On Saturday, January 14th, I attended the Northeast Organic Farming Association (NOFA) Conference. Having only worked for BAG for one week, this was the first event that I have attended and I still had a lot to learn about the organization itself. Luckily, I had the pleasure to be trained on the spot by the knowledgeable intern, Natalie. As the day progressed, I became more comfortable talking about the organization to others. One thing that struck me was how easy it was to tell people about this organization. Once people learned our mission, they saw the intrinsic value in the role and service of this organization. In other words, the mission of this organization sold itself.Gleaning was the word that caught peoples attention most whether it was because they knew the religious reference or because they were interested to know what it meant. In fact Natalie and I both learned that gleaning is not only a Biblical term, but it is also used in the Koran. In the Bible, verses in Exodus (23:10-11) and Deuteronomy (14:28-29; 24:19-21) stress the need for farmers to leave some produce behind for those in need. Leviticus (19:9-10; 23:22) actually mandates leaving the corners of the fields to be gleaned by the poor/stranger. Similarly, in the Koran, emphasis is put on one’s duty to give to charity and not to leave anything to waste (6.141). Additionally, Mary is specifically mentioned as a gleaner in Egypt. (http://humweb.ucsc.edu/gleaningstories/html/charity.html) The historical and religious foundation of gleaning further gives this organization an intrinsic value in society that has been needed throughout all times.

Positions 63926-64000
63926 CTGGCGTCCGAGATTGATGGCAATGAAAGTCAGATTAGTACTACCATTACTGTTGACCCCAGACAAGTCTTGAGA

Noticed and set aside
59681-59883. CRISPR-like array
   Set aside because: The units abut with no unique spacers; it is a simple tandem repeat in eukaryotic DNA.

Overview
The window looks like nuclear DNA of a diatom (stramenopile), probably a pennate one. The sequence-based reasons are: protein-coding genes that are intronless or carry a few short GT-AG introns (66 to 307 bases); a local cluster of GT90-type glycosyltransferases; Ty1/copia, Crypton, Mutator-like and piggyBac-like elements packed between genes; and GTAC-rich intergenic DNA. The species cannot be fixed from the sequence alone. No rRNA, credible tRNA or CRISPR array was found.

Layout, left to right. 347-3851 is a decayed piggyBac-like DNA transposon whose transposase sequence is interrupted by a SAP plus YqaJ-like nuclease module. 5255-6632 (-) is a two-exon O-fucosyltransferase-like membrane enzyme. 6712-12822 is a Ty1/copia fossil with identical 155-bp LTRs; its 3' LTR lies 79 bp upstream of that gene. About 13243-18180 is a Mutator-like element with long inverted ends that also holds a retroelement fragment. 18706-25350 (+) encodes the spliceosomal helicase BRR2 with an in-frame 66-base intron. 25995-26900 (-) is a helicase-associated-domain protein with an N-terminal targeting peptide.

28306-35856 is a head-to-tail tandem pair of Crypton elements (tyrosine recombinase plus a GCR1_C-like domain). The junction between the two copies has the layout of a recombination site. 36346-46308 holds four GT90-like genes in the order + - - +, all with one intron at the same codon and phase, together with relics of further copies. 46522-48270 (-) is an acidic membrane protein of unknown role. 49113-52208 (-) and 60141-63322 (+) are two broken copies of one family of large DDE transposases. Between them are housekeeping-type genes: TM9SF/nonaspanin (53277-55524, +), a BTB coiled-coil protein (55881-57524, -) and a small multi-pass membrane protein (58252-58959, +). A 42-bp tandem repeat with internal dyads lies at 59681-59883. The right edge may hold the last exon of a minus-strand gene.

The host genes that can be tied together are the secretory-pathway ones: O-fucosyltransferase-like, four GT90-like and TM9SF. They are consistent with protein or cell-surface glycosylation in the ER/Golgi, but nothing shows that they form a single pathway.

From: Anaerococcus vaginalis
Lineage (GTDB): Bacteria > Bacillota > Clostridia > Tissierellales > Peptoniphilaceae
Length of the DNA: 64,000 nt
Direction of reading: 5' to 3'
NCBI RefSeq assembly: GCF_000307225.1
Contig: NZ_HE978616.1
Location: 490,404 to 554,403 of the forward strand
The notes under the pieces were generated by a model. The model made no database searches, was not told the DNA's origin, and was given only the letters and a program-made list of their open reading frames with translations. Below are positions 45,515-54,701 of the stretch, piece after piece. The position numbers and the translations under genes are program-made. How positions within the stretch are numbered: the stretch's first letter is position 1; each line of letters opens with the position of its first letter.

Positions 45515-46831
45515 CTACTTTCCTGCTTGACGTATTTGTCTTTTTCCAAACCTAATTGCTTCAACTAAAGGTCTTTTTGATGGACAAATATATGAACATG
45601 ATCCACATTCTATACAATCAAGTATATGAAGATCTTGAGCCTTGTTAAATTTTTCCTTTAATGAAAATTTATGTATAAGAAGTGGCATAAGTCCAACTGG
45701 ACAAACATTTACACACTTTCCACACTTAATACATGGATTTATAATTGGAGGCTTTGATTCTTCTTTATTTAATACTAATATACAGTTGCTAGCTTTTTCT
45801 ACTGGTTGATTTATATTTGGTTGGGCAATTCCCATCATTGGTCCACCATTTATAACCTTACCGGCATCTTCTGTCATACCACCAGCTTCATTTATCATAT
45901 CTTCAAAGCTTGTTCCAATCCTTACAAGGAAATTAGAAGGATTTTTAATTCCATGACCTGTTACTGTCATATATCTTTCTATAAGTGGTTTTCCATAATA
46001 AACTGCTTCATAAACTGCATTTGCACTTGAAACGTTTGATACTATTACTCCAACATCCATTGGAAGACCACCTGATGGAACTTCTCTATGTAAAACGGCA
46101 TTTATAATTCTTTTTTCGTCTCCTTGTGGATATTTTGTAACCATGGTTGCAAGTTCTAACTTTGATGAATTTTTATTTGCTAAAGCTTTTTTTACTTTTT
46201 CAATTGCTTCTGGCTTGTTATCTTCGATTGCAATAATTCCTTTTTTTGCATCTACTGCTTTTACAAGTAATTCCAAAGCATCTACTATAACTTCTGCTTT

Another inspiring note that Natalie and I learned throughout the day was the increased interest in gleaning. Several people from other areas of Massachusetts as well as Connecticut, New York, and Maine came up to us and were interested in starting or learning about gleaning initiatives in their area. Similarly, many farmers from other states and western Massachusetts told us of their desire for a gleaning operation near them or informed us that they were already delivering the surplus produce to food pantries directly! It appears as though overall the idea of gleaning is becoming increasingly popular. This is also promising for the new Massachusetts gleaning program that is just now being started by the Massachusetts agriculture department.
During the workshops, Natalie and I visited the other tables that were set up. I was most intrigued by the variety of ways that mushrooms were being used and displayed. First I drank coffee that had been brewed with mushrooms. The organization told us that they wanted a convenient way for the American public to receive the health benefits of mushrooms without having to eat them. Since coffee is one of the most consumed beverages in the United States they decided that this was a perfect venue for slipping mushrooms into every day diet. I tasted a sample and while it had a hint of mushroom, I’m not sure I would have noticed it had I not known about the mushrooms initially. However coffee was not the only drink I consumed that had been infused with mushrooms. Natalie and I were also offered mushroom tea which turned out to be surprisingly mild and tasty. Even our lunch was filled with mushrooms. Well not mushrooms in our food but in our conversation. We ended up eating with a man from Maine who was giving a workshop on mushrooms. We had a very pleasant conversation about picking wild mushrooms and I even got his card to pass on to one of my professor’s at Colby.
Overall I had a great time representing BAG at the NOFA Conference. Even though I have only been interning with BAG a couple of weeks now, I have enjoyed my work so far and meeting the people who work with BAG.